Lonely - But Lucrative - Up In Space For NewSat
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NewSat should be seen as a speculative pure-play on the satellite industry – but a play that is based on a track record that has earned it a roll-call of blue-chip clients and a very high global reputation in its field.
One of the genuinely unique stocks on the Australian Securities Exchange (ASX) is NewSat Limited (NWT), Australia’s largest – and only listed – satellite communications company.
The $224 million market-capitalisation NewSat delivers Internet, voice, data and video communications via satellite to a range of corporate and government customers worldwide, including the US Department of Defense, through leased satellite capacity. To provide these services NewSat buys high-bandwidth capacity from seven vendors over ten different satellites, but the company has ambitious plans to build its own fleet of five satellites.
The first of these, Jabiru-1, is scheduled to be launched in the second half of 2015.
Just how ambitious are NewSat’s plans can be judged from the fact that when the company set out to fund Jabiru-1, the $600 million funding task was ten times the company’s then market capitalisation. But NewSat has raised $500 million in debt (mainly from US and European export credit agencies) and vendor finance, and $105 million in equity, to mount the project, which involved commissioning a $268 million satellite from Lockheed Martin and a $116 million rocket to get it into space, from Arianespace in France.
However, NewSat has already secured US$644 million worth of binding pre-launch bandwidth contracts for Jabiru-1, equivalent to about one-fifth of capacity. The company expects that proportion of pre-sold capacity to be about 60% at launch date, which it says would generate revenue of up to $3 billion over 15 years, or $200 million a year, and earnings before interest, tax, depreciation and amortisation (EBITDA) of about $150 million a year.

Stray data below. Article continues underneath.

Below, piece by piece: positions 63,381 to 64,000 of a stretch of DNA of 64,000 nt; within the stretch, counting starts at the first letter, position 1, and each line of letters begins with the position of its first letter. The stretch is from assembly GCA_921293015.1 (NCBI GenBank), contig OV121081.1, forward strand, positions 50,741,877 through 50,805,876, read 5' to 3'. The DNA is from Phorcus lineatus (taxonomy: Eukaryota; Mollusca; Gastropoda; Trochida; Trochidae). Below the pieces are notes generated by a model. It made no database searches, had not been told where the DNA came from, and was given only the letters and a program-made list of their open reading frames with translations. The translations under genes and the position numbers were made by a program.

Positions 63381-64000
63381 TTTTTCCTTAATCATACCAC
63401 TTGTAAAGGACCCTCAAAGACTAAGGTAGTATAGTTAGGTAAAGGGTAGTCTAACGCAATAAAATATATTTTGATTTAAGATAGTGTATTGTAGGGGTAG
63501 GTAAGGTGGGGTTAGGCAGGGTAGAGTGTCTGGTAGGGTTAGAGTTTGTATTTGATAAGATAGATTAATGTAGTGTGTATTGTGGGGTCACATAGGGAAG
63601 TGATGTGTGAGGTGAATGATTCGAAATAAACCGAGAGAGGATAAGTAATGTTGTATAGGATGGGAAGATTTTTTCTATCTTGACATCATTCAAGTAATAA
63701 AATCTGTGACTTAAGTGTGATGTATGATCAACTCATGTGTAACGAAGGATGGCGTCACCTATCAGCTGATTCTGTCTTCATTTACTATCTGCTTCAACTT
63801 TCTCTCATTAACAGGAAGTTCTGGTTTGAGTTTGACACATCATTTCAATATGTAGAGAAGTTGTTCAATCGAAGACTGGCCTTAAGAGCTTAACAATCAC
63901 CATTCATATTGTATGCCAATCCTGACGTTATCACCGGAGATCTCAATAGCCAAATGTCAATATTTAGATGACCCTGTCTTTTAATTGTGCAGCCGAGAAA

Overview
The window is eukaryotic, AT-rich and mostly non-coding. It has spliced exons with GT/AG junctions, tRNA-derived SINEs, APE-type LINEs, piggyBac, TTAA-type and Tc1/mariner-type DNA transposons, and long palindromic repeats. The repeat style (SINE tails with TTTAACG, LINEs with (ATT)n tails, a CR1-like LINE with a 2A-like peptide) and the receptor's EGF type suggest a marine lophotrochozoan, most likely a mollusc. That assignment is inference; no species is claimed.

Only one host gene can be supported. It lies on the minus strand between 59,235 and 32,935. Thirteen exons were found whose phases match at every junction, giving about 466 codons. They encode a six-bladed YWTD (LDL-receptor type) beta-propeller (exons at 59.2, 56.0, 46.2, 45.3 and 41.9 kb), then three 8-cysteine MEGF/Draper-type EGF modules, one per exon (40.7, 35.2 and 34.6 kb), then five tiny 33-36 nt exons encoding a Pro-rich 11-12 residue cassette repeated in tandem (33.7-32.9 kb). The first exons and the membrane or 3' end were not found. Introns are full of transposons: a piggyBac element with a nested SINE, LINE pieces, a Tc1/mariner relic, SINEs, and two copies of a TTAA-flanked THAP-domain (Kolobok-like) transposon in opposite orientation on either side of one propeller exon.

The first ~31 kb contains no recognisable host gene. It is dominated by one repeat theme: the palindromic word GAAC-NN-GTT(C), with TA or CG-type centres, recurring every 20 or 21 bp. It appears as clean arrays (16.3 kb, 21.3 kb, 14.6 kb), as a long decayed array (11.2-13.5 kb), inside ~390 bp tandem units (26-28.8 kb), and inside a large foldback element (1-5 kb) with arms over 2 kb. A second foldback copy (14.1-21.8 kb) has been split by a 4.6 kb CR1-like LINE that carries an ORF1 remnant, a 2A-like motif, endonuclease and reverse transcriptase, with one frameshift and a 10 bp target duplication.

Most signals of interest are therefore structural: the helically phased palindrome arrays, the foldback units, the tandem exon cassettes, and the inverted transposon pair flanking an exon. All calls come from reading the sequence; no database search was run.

To put that in context, NewSat’s revenue in FY13 was $39.3 million, and EBITDA was $12.1 million.
If Jabiru-1 were to reach capacity of 90% – which NewSat says is common in similar satellites – that would be $4 billion of revenue, or close to $220 million of EBITDA every year for 15 years.
NewSat listed in 1999, at the height of the dot.com fever, as Multiemedia Limited, an internet technology developer. But in the early 2000s the company moved into satellite communications, offering satellite broadband services in Australia, Asia and the Middle East, under the name NewSat, which became the company name in 2006.
The service used Dutch fixed satellite company NewSkies’ fleet of six geostationary satellites. In 2005 the company bought NewSkies’ two modern teleport facilities in Adelaide and Perth. At a stroke, this made NewSat one of the largest teleport operators and satellite service operators in the southern hemisphere.
Buying the teleports enabled NewSat to move up the food chain and pick up government and enterprise customers. In particular, NewSat built up a solid base of customers in the mining, oil and gas and pipeline industries – all of which needed the ability to transmit large chunks of data, voice and video to and from remote locations, securely. Media and telecommunications companies are also big customers.
The high security and reliability of the NewSat link also caught the attention of the Pentagon, plus the fact that the NewSat satellite network has some of the best ‘look’ angles into the Middle East. Since 2008, NewSat has provided mission-critical communications for the US military in Afghanistan. For example, NewSat carries all of the “welfare” communications – personnel talking to family and friends online or by video-link – to and from Afghanistan.